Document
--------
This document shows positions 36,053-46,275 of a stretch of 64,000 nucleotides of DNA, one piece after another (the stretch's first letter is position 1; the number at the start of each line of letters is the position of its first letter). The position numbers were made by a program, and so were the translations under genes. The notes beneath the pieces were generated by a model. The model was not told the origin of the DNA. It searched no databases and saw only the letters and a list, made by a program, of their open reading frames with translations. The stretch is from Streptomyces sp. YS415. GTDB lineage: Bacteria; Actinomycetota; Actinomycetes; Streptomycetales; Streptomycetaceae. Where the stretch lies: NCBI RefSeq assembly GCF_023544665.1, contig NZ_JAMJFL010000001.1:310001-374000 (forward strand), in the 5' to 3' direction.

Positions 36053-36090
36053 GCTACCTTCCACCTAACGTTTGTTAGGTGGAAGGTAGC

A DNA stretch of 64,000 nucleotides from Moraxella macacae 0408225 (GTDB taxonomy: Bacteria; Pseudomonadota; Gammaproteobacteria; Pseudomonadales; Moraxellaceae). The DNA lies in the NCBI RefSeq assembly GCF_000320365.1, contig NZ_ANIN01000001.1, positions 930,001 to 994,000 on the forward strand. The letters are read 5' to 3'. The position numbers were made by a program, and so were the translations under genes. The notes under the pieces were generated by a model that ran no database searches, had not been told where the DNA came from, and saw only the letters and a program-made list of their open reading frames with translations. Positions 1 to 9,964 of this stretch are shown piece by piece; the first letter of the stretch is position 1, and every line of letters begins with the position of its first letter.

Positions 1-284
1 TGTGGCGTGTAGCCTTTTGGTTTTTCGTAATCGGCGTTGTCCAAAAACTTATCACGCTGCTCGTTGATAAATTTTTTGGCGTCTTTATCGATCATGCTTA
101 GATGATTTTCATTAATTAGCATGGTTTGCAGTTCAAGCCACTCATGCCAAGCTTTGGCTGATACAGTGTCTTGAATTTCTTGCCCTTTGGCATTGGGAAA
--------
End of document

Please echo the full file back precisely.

This document shows positions 36,053-46,275 of a stretch of 64,000 nucleotides of DNA, one piece after another (the stretch's first letter is position 1; the number at the start of each line of letters is the position of its first letter). The position numbers were made by a program, and so were the translations under genes. The notes beneath the pieces were generated by a model. The model was not told the origin of the DNA. It searched no databases and saw only the letters and a list, made by a program, of their open reading frames with translations. The stretch is from Streptomyces sp. YS415. GTDB lineage: Bacteria; Actinomycetota; Actinomycetes; Streptomycetales; Streptomycetaceae. Where the stretch lies: NCBI RefSeq assembly GCF_023544665.1, contig NZ_JAMJFL010000001.1:310001-374000 (forward strand), in the 5' to 3' direction.

Positions 36053-36090
36053 GCTACCTTCCACCTAACGTTTGTTAGGTGGAAGGTAGC

A DNA stretch of 64,000 nucleotides from Moraxella macacae 0408225 (GTDB taxonomy: Bacteria; Pseudomonadota; Gammaproteobacteria; Pseudomonadales; Moraxellaceae). The DNA lies in the NCBI RefSeq assembly GCF_000320365.1, contig NZ_ANIN01000001.1, positions 930,001 to 994,000 on the forward strand. The letters are read 5' to 3'. The position numbers were made by a program, and so were the translations under genes. The notes under the pieces were generated by a model that ran no database searches, had not been told where the DNA came from, and saw only the letters and a program-made list of their open reading frames with translations. Positions 1 to 9,964 of this stretch are shown piece by piece; the first letter of the stretch is position 1, and every line of letters begins with the position of its first letter.

Positions 1-284
1 TGTGGCGTGTAGCCTTTTGGTTTTTCGTAATCGGCGTTGTCCAAAAACTTATCACGCTGCTCGTTGATAAATTTTTTGGCGTCTTTATCGATCATGCTTA
101 GATGATTTTCATTAATTAGCATGGTTTGCAGTTCAAGCCACTCATGCCAAGCTTTGGCTGATACAGTGTCTTGAATTTCTTGCCCTTTGGCATTGGGAAA